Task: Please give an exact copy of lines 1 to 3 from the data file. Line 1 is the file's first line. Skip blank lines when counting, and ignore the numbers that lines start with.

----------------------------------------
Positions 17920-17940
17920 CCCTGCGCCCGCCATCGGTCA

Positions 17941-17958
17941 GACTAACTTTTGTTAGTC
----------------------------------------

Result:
Positions 17920-17940
17920 CCCTGCGCCCGCCATCGGTCA

Positions 17941-17958